Monday, June 18, 2012

Doublethink on Drones

Americans ought to be more disturbed by the prospect of their domestic presence.

Something peculiar happens to people who cherish their liberty when machines effect its abridgement: They cease caring. In London, where almost 8,000 closed-circuit television cameras spy on the population without rest or interruption, the people appear to be wholly unperturbed. Even an advertising campaign for the surveillance campaign with the tagline “Secure beneath the watchful eyes” elicited little complaint in the land of Orwell, outside of advocates professionally obliged to be vexed by such things. But it did not escape everyone. In recent years, “One Nation Under CCTV” has become a popular piece of British protest graffiti.

It might be in America soon, too. In February, the president ordered the FAA to begin permitting unmanned aerial vehicles to operate in U.S. airspace, prompting the agency to predict that within ten years there will be upwards of 30,000 drones in use around skies above the lower 48. For this measure, a recent poll revealed a worrying level of support. Almost 65 percent of Americans surveyed claimed to be comfortable with drones being employed to patrol the border and to track down criminals. And 80 percent were happy with their being used in a search-and-rescue capacity. Still, the American public would not be the American public if it didn’t engage in some doublethink on a major issue. The very same poll showed that a significant majority of those asked were either “concerned” or “very concerned” about the privacy implications of drones with high-resolution cameras, cameras of the sort necessary to render roles in border patrol and criminal pursuit possible.

Concerned they should be. One cannot walk around London — or most of the U.K. for that matter — without being filmed from all angles. The result is a discomfiting claustrophobia that transforms a free country into a glass house. The average Briton is caught on camera 70 times per day. In 1997, the deputy commissioner of London’s Metropolitan Police wrote an editorial in the New Scientist warning against the proliferation of cameras:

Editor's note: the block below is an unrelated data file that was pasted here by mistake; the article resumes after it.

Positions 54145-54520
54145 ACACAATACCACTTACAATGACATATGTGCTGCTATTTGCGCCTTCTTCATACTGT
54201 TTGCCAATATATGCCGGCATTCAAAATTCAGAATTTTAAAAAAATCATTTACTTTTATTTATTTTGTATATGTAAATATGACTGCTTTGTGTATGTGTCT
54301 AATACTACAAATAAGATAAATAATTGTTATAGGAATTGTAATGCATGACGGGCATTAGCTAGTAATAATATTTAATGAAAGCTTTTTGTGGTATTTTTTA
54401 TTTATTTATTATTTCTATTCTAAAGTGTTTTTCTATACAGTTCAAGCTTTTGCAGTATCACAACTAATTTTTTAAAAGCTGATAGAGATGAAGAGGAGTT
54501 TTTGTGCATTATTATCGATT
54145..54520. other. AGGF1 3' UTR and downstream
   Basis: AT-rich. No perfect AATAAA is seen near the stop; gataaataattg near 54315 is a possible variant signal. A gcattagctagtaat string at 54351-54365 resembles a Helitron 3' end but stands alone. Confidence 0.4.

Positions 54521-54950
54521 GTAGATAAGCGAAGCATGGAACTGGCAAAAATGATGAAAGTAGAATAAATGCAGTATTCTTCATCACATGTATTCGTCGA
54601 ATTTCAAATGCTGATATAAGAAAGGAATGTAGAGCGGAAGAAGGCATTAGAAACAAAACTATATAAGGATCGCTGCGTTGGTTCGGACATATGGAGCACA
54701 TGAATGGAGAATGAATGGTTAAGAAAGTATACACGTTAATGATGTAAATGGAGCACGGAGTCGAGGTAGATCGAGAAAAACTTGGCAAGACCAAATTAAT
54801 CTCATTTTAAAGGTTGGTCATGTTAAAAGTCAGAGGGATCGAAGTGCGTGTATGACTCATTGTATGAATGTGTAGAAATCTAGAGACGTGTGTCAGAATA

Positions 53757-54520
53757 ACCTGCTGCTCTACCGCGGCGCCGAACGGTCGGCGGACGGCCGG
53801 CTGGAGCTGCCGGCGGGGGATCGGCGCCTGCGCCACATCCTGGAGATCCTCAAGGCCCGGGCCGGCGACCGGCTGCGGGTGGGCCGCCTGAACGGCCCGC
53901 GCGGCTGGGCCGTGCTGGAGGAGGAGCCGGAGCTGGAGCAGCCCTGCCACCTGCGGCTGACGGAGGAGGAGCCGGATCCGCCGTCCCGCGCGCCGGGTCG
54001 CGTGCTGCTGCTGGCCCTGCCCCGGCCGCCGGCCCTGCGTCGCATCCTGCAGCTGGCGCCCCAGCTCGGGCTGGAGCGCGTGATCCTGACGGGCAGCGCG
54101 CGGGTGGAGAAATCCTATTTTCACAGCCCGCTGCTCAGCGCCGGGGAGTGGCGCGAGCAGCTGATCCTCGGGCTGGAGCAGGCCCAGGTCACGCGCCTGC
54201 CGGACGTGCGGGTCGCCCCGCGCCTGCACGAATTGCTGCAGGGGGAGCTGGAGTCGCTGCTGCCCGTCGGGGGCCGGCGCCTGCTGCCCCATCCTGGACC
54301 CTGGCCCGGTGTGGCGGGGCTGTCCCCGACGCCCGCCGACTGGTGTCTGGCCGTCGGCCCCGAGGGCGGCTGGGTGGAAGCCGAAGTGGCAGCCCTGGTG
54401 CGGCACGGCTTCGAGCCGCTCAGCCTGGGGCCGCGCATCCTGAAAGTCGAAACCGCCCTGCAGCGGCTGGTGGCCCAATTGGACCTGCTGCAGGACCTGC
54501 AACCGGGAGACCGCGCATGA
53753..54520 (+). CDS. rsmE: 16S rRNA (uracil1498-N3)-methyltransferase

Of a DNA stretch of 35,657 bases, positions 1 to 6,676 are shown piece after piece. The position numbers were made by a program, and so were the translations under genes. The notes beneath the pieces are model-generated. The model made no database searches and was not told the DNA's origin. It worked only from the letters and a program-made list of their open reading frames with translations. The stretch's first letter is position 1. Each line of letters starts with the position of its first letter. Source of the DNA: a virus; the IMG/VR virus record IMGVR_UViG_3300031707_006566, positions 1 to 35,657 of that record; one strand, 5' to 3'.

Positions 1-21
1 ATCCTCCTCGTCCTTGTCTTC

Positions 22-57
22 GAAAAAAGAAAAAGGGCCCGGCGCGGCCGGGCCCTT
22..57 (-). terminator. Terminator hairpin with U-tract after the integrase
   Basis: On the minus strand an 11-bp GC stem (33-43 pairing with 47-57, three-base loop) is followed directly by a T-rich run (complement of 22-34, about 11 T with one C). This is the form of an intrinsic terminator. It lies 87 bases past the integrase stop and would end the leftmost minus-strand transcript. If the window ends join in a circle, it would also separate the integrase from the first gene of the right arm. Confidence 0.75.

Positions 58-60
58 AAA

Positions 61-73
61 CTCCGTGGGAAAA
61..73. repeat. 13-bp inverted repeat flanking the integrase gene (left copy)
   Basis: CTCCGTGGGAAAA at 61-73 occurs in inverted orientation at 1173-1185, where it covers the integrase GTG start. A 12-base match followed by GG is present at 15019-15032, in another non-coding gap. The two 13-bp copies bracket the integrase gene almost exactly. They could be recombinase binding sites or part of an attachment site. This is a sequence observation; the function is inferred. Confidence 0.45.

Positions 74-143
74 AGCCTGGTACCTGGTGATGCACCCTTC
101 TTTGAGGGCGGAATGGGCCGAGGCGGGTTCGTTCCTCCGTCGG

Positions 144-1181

Now is the time to act. In the not-so-distant future — say three or four years from now — the intelligence of video analysis software will have increased many times. The rights and privacy of individuals need to be guaranteed before all power passes to those who own the tools of surveillance.

Concern about such things is not a new phenomenon. “Telescreens” played a vital role in 1984’s dystopia, although at least “the Party” in that novel had the decency to restrict their purview to its own members; in Britain, all citizens are equally subject to surveillance.

Fifteen years after the deputy commissioner’s warning, the “intelligence of video analysis software” is terrifying. Many cameras have night vision, automatic tracking, and powerful microphones, and are sufficiently powerful to examine wrinkles at 200 yards. (Orwell could only have dreamed of such inquisitive precision.) Facial-recognition software — so cheap now that it comes standard on most laptop computers — can turn a group of cameras from a tool that passively records the happenings in a particular area into a tool that actively tracks a human’s every move.

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